Objective and patients: We report on two new cases of serine deficiency due respectively to 3-phosphoglycerate dehydrogenase (PHGDH) deficiency (Patient 1) and phosphoserine aminotransferase (PSAT1) deficiency (Patient 2), presenting with congenital microcephaly (<3rd centile at birth) and encephalopathy with spasticity. Patient 1 had also intractable seizures. A treatment with oral l-serine was started at age 4.5 years and 3 months respectively.
Results: Serine levels were low in plasma and CSF relative to the reference population, for which we confirm recently redefined intervals based on a larger number of samples. l-Serine treatment led in patient 1 to a significant reduction of seizures after one week of treatment and decrease of electroencephalographic abnormalities within one year. In patient 2 treatment with l-serine led to an improvement of spasticity. However for both patients, l-serine failed to improve substantially head circumference (HC) and neurocognitive development. In a couple related to patient's 2 family, dosage of serine was performed on fetal cord blood when the fetus presented severe microcephaly, showing reduced serine levels at 30 weeks of pregnancy.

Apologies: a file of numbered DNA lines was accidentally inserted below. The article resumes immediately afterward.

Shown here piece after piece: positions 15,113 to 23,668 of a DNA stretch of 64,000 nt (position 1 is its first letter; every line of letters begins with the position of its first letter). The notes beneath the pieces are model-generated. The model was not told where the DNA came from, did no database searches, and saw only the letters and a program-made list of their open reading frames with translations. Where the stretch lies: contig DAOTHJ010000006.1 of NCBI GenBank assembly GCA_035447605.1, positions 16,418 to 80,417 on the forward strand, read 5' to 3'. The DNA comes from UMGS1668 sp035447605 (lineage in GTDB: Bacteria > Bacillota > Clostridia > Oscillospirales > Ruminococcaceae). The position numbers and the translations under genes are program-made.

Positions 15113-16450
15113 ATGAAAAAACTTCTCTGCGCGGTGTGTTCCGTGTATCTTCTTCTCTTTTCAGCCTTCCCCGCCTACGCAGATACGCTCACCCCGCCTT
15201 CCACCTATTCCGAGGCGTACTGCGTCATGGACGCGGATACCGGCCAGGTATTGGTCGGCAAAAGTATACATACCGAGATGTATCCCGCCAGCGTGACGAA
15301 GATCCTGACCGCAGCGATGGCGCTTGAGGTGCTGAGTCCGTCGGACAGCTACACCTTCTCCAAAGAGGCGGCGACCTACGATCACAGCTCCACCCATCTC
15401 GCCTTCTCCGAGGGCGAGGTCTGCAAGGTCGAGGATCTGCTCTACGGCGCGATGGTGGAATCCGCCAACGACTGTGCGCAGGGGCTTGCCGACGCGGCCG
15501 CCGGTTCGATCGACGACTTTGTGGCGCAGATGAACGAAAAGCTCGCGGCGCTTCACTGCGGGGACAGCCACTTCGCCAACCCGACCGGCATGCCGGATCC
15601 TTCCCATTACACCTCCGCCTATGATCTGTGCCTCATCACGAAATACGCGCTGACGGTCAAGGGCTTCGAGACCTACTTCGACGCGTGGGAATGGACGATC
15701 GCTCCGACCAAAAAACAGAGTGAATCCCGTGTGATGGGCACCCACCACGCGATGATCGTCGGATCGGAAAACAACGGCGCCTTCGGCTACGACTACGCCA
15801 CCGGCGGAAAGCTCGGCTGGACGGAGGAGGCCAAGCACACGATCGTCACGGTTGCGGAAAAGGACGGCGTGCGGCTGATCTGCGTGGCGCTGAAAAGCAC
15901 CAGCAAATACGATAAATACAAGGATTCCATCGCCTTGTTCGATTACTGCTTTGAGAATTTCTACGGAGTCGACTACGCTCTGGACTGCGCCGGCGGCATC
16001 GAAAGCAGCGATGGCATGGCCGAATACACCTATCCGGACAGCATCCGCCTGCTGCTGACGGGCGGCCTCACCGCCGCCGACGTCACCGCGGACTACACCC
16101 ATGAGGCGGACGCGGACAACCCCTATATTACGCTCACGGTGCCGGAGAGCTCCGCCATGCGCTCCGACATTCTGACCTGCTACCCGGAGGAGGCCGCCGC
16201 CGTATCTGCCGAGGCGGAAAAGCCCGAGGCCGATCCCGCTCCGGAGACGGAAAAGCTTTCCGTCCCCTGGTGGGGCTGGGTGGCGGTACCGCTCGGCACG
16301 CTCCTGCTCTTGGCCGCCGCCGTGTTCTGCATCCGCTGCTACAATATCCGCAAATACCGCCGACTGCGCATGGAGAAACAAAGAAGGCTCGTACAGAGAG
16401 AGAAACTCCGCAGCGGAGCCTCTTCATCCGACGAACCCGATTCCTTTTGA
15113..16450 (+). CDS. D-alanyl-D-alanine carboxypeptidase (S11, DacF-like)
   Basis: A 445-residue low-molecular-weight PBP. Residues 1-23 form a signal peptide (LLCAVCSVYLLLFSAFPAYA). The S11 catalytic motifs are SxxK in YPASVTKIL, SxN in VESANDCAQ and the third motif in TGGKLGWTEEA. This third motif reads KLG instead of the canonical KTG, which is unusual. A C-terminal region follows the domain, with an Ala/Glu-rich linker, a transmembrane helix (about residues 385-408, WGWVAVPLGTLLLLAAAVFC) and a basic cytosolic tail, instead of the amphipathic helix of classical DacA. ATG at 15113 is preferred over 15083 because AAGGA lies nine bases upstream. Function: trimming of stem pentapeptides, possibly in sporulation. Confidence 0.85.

Conclusions: l-Serine treatment in patients with 2 different serine synthesis defects, led to a significant reduction of seizures and an improvement of spasticity, but failed to improve substantially neurocognitive impairment. Therefore, CSF and plasma serine levels should be measured in all cases of severe microcephaly at birth to screen for serine deficiency, as prompt treatment with l-serine may significantly impact the outcome of the disease. Reduced serine levels in fetal cord blood may also be diagnostic as early as 30 weeks of pregnancy.
Keywords: Congenital microcephaly; Intractable epilepsy; Oral l-serine treatment; Serine deficiency.
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